Bobby Block Leaving SpaceX

Bobby Block who as brought on as SpaceX's Vice-President of Communications - has opted to leave the commercial space firm. Photo Credit: Alan Walters/

Bobby Block, who began working for Space Exploration Technologies (SpaceX) as the company’s Vice-President of Communications in March of 2011 – has decided to leave the NewSpace firm to work for the Center for the Advancement of Science in Space or CASIS. CASIS is a non-profit organization that is responsible for the I.S.S. national laboratory. 

At SpaceX, Block is credited with turning around SpaceX’s media relations department. Some members of the media had difficulty with SpaceX representatives prior to Block’s arrival. As a former journalist, Block put in place elements that were missing from SpaceX’s public and media relations strategy. Whether-or-not SpaceX’s media relations will return to their former state – remains to be seen. Block’s departure comes just a few months after Ken Bowersox, a five-time space flight veteran who was serving as SpaceX’s vice-president of Astronaut Safety and Mission Assurance.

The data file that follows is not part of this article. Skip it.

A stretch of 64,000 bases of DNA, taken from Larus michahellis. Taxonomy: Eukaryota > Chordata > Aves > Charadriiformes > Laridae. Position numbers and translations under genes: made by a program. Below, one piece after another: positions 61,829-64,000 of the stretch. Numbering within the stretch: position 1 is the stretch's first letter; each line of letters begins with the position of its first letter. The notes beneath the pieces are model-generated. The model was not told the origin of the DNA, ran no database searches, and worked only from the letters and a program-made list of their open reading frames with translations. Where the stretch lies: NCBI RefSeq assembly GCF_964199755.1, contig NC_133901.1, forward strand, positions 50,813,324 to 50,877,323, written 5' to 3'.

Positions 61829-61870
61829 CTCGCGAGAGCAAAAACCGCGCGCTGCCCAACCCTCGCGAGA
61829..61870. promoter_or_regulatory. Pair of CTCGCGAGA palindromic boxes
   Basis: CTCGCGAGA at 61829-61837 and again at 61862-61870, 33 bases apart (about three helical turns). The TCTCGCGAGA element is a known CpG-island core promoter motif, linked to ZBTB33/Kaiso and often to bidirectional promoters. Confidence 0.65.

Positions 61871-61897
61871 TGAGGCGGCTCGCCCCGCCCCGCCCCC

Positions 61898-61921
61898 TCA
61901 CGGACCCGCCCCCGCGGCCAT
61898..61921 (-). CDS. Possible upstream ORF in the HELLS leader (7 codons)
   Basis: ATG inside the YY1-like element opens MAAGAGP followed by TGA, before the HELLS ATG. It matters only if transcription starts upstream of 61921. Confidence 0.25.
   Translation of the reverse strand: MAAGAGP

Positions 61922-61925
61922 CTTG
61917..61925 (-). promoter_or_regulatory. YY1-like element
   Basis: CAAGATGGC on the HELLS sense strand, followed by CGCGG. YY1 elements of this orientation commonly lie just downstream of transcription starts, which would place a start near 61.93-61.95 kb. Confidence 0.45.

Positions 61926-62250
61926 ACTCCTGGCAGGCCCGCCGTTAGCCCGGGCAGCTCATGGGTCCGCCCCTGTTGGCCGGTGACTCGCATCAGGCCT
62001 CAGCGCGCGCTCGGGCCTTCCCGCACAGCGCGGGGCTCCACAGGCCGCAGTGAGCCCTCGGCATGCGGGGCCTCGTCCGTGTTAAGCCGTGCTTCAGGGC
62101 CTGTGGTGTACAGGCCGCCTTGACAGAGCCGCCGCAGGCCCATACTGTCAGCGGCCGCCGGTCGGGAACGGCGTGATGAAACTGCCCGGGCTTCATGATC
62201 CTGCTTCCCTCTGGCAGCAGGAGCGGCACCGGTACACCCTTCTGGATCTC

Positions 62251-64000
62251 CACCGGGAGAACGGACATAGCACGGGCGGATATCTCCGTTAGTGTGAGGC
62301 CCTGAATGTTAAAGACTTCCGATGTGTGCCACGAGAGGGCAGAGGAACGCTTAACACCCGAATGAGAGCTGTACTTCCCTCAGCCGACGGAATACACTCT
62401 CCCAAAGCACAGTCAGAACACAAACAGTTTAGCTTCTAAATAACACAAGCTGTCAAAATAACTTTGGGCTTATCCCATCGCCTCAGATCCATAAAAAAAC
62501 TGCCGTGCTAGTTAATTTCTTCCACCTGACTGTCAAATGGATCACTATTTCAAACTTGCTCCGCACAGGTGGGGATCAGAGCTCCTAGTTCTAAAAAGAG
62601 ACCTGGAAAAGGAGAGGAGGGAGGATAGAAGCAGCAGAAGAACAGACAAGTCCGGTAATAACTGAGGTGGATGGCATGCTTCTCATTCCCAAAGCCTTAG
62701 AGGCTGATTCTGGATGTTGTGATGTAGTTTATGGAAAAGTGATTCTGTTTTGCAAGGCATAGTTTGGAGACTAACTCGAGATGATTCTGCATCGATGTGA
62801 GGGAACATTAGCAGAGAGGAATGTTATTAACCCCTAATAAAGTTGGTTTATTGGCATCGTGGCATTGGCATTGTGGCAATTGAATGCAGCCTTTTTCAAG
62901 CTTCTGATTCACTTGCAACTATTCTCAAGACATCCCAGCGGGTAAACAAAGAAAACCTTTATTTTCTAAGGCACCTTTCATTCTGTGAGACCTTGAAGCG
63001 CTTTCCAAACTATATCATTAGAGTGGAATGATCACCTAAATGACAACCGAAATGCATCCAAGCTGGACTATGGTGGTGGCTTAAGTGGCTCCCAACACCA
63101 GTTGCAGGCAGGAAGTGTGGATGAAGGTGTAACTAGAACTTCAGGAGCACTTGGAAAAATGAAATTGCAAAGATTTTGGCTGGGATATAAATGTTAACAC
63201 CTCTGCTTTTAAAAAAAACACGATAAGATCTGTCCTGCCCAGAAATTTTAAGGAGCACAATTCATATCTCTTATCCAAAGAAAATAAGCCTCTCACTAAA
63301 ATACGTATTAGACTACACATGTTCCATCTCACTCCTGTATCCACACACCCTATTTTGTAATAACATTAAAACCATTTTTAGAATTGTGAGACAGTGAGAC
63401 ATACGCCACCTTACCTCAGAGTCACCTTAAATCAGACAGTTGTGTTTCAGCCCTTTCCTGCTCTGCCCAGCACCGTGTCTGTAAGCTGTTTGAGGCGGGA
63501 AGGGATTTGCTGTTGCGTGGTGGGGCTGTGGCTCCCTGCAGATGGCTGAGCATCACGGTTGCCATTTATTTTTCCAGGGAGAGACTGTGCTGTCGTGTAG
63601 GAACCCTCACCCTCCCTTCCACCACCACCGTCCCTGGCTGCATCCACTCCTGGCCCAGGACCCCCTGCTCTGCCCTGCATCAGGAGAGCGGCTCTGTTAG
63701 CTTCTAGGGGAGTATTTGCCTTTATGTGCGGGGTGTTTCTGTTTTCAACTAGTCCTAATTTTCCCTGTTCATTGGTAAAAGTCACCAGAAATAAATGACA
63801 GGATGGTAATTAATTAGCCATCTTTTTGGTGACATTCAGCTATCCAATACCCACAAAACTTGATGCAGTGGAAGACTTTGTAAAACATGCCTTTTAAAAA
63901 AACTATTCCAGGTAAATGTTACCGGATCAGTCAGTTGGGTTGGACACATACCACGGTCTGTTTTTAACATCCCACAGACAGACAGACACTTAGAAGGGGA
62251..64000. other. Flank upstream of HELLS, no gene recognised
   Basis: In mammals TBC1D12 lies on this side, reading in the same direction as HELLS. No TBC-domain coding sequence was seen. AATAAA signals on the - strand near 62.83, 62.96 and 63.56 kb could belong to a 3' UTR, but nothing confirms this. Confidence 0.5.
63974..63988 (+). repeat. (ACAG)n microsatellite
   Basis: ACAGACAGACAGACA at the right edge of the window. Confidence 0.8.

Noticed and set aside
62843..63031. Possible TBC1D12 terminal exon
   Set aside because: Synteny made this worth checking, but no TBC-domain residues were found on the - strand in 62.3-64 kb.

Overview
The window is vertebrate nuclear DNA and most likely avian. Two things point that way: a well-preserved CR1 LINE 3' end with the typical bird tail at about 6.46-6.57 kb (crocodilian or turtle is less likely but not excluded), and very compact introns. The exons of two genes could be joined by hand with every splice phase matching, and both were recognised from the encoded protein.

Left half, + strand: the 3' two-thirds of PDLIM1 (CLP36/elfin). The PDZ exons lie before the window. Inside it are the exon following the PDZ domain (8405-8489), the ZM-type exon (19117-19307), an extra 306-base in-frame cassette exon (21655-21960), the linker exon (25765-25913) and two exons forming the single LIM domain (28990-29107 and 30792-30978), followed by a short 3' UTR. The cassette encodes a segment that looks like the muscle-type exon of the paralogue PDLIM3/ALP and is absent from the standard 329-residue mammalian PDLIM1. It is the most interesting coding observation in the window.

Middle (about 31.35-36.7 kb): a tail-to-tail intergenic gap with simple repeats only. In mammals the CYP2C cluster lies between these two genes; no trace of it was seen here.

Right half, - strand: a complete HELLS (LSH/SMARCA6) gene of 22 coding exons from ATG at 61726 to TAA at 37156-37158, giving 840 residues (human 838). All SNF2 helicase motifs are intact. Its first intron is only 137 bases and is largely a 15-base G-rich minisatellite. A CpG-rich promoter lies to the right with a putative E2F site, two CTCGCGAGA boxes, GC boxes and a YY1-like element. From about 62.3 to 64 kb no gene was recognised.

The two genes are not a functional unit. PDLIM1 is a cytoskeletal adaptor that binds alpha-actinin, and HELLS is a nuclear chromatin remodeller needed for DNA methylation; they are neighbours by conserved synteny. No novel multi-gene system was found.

Block will leave SpaceX to work for CASIS - the firm that has been tasked with operating the various experiments on the International Space Station. Photo Credit: Alan Walters/

For his part, Block has fond memories of his time working for the firm that made history by becoming the first company to launch a spacecraft into orbit – and return it safely to Earth. 

“I really enjoyed my time working with SpaceX,” Block said during a recent telephone interview. “I’m leaving on amicable terms to pursue this new opportunity.” 

CASIS is working to develop the I.S.S. into a world-class research facility that can contribute to medical and scientific discoveries. It is hoped that CASIS will reignite interest in the capabilities of the space station. 

SpaceX launched its first Dragon spacecraft on one of the company’s Falcon 9 rockets in December of 2010 – a mere six months after it launched the first of its Falcon 9 rockets. It has been endeavoring to get the second of its Dragon spacecraft ready for launch later this spring. This mission will serve to combine elements of the second and third demonstration flights of the $1.6 billion Commercial Orbital Transportation Services (COTS) contract.

The launch date for the COTS 2/COTS 3 mission has slipped to the end of April. Photo Credit: Alan Walters/
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